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Amy Kelly


I bought a multi-pack of seeds from Poundland last year because I wanted the different basil varieties in the pack. I ignored the tomatoes until I had extra room this year, when I decided to grow some in pots (following the "little soil, regular liquid feed" technique featured on the "Gardener's Wold" program). The packet gave no information other than "Tomato Cerise: The smallest variety", with a picture of a cherry tomatoes, which made me think they were going to be dwarf plants.

They are now about 4' tall and growing like crazy, clearly NOT dwarf! It is worth noting that I had a fantastic rate of germination, and that all of the seedlings have been strong and healthy from day one. Hooray for £1 seeds! I've been feeding at least once a week with tomato specific feed and have little green tomatoes starting to swell on the plants.

My problem is that I have no idea what sort they are. They do seem to be cherry tomatoes, but I don't know if they are vine/cordon, or bush. This is a problem because I had been treating them as cordon and pinching out the side shoots (per the instructions in June's magazine), but now I'm worried they might actually be bush plants and I might be killing off fruiting side shoots. I missed one shoot and it seems to have buds developing on it.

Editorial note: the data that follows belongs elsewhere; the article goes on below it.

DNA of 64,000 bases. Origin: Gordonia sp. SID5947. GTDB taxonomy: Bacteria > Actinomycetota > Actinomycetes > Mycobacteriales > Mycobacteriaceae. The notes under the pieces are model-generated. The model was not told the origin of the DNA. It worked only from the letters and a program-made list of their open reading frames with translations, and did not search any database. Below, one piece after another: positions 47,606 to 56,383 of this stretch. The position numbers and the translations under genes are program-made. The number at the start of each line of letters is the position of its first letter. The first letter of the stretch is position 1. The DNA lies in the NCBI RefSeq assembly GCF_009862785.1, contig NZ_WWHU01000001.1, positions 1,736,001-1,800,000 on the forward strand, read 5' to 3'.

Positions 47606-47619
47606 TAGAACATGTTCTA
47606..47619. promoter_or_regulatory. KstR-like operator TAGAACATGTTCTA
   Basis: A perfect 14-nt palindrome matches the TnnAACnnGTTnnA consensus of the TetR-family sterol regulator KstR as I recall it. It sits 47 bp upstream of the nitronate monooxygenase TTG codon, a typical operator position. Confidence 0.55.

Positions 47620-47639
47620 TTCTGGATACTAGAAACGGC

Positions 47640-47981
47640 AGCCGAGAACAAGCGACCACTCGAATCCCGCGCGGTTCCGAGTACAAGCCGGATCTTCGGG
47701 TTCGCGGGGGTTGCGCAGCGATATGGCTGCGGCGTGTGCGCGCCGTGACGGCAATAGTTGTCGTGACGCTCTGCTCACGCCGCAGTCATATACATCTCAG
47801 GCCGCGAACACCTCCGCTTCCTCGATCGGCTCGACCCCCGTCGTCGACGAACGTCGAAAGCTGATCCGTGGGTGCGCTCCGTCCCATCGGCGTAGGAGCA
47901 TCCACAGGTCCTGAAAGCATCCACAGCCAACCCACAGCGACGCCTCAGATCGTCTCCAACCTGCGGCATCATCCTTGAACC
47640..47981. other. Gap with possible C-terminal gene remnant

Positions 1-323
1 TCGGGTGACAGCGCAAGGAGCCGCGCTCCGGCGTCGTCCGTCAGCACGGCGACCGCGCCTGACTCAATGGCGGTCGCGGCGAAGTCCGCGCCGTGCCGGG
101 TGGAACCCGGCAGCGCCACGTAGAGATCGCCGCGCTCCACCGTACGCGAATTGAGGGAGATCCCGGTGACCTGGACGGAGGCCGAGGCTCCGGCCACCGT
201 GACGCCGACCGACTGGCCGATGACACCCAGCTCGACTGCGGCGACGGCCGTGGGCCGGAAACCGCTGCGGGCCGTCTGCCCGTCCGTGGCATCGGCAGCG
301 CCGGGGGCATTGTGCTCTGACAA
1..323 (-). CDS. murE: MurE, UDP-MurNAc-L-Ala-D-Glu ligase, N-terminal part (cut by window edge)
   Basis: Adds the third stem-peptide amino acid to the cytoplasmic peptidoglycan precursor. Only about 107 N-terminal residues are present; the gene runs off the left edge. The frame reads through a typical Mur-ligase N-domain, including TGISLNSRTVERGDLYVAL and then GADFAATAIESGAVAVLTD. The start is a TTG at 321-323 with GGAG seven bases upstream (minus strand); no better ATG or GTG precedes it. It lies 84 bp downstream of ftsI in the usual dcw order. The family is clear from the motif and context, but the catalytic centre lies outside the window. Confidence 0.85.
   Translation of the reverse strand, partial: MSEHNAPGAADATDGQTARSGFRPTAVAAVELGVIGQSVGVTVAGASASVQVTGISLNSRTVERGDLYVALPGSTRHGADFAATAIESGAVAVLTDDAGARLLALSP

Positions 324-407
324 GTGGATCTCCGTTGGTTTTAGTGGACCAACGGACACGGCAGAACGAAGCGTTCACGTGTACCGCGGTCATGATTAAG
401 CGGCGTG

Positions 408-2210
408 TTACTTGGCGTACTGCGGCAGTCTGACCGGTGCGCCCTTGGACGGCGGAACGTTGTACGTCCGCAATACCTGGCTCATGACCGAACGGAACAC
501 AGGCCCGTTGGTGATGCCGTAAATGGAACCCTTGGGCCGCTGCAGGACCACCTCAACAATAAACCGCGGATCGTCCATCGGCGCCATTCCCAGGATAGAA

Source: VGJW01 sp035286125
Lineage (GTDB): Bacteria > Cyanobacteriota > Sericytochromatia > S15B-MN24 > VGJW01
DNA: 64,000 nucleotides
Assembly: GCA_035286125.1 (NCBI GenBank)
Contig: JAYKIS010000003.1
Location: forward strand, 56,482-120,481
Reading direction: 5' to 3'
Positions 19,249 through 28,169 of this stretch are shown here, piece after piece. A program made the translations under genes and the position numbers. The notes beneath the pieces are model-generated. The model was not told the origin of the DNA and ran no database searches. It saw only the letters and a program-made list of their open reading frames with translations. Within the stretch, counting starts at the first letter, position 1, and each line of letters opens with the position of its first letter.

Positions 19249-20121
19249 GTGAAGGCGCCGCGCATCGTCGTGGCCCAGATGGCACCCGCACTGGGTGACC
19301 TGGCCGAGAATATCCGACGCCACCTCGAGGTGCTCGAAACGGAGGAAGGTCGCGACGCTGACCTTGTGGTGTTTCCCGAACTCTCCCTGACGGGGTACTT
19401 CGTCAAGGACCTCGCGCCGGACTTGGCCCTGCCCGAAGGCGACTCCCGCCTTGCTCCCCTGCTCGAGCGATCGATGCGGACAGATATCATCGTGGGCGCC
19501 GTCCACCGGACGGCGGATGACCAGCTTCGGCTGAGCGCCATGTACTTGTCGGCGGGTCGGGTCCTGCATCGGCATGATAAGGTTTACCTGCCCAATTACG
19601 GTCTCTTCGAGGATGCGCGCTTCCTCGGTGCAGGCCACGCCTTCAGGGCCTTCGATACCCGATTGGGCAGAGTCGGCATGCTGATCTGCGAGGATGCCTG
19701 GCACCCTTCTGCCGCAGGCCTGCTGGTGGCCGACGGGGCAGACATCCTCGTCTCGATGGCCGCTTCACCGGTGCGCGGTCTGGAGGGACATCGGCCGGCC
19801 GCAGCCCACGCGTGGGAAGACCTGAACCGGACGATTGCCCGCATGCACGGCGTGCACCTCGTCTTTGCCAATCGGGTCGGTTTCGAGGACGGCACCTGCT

Please let me know what you think, and feel free to offer any advice. There are FOUR plants in this pot (I know that is crowded, but I thought they were going to be dwarf/basket plants). They started to teeter in the pot so I put up some supports, but I think they would be able to support themselves fairly well if not in pots.



Small tomatoes grow on normal sized plants, not dwarf.

Look like cordon tomatoes to me. Can you not put them in a much bigger pot if you decide it is too late to split them up.

Hello Amy. Cerise is French for cherry. So you may just have a packet of French cherry tomatoes. So they are probably cordon. Which is another French word! 

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